Chest and Torso
The next thing to consider with regards to the fit of your overcoat is how it fits across the chest. An overcoat should fit well to the body without hanging too loosely on the wearer. If the overcoat wrinkles or pulls in when buttoned, grab the next size up in order to really get the look spot on. Pay close attention to how an overcoat fits your hips and abdomen. An overcoat is going to be more expensive to alter due to the thickness of the fabric.
One of the key things to consider when shopping for an overcoat is the fabric. You should make sure to check out the fabric of your overcoat in store and shop according to your needs.
As I said earlier, traditionally overcoats are made from heavy fabrics such as wool. Wool is a great choice in fabric as it is a natural fibre, will insulate, and lasts a very long time. Go for an overcoat which is 100% wool with some weight to it as it will keep you toasty and will endure the harshness of winter and the hustle and bustle of your daily routine.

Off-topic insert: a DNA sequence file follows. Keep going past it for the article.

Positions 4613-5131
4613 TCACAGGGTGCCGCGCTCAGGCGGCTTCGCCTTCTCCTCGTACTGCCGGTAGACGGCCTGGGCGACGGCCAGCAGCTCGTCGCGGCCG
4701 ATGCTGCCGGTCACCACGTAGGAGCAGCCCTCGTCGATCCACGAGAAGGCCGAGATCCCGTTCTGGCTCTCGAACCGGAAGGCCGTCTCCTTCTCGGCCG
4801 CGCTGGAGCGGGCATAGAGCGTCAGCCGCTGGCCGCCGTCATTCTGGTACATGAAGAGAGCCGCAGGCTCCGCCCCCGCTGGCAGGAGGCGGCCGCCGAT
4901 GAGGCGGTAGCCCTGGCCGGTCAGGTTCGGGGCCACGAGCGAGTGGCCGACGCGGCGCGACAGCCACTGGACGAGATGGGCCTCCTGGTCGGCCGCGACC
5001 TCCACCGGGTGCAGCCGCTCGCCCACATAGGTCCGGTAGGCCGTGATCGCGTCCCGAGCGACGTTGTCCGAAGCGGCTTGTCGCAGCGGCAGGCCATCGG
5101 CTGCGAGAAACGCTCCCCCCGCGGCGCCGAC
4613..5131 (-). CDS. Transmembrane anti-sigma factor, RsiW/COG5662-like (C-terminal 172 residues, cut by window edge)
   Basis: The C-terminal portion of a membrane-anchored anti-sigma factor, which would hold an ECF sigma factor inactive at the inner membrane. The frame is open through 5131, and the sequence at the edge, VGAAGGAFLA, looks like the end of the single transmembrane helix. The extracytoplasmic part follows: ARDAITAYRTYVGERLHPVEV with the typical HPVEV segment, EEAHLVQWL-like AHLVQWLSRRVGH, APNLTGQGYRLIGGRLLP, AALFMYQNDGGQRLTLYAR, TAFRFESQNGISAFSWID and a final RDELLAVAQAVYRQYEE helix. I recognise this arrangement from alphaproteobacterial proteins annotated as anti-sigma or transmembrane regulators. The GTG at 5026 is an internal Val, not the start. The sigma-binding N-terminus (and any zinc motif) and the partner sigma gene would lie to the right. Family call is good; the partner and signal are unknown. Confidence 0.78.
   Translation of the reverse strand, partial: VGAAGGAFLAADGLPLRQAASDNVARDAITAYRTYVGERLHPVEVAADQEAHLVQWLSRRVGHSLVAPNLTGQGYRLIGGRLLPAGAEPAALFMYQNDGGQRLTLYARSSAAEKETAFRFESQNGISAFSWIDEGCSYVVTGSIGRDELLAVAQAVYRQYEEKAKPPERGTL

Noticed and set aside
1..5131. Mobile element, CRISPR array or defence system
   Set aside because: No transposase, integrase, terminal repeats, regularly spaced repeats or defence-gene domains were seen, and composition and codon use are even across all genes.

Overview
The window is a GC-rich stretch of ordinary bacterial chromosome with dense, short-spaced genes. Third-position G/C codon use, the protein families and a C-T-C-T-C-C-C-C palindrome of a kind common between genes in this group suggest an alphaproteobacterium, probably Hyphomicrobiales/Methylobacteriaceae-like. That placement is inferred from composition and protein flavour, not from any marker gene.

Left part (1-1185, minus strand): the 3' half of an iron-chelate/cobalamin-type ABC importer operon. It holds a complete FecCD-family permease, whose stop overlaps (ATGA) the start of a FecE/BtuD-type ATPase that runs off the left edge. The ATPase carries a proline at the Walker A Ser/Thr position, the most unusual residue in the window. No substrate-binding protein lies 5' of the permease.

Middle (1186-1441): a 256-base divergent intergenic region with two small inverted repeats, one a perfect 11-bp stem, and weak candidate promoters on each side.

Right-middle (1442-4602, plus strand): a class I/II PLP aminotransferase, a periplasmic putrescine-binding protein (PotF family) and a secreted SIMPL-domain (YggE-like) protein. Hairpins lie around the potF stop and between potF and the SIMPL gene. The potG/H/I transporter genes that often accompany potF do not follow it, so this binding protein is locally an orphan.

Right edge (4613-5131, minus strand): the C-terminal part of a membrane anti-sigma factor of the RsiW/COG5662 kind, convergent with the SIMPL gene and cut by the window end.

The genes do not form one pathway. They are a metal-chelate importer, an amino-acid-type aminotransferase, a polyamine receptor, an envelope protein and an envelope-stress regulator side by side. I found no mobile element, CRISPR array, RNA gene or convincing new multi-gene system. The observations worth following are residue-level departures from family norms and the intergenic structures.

When shopping for a 100% wool overcoat, you will guarantee yourself a garment that will last for a good few years. Try and go for a wool coat that weighs about 4 pounds if you are an average sized man, as heavier coats will last longer as the fabric is more resistant. I personally have a coat from Edinburgh Woollen Mill which looks great, keeps me warm and has really stood the test of time.
Another great choice of fabric for an overcoat is tweed, which is made from wool. Tweed is another great option for winter as it is thick, insulating and regarded as a timeless fabric. However the fabric is a bit coarser than wool, but still remains a fashionable choice for someone looking to make an impact when wearing an overcoat. This would be a great choice for someone interested in both practicality and aesthetics.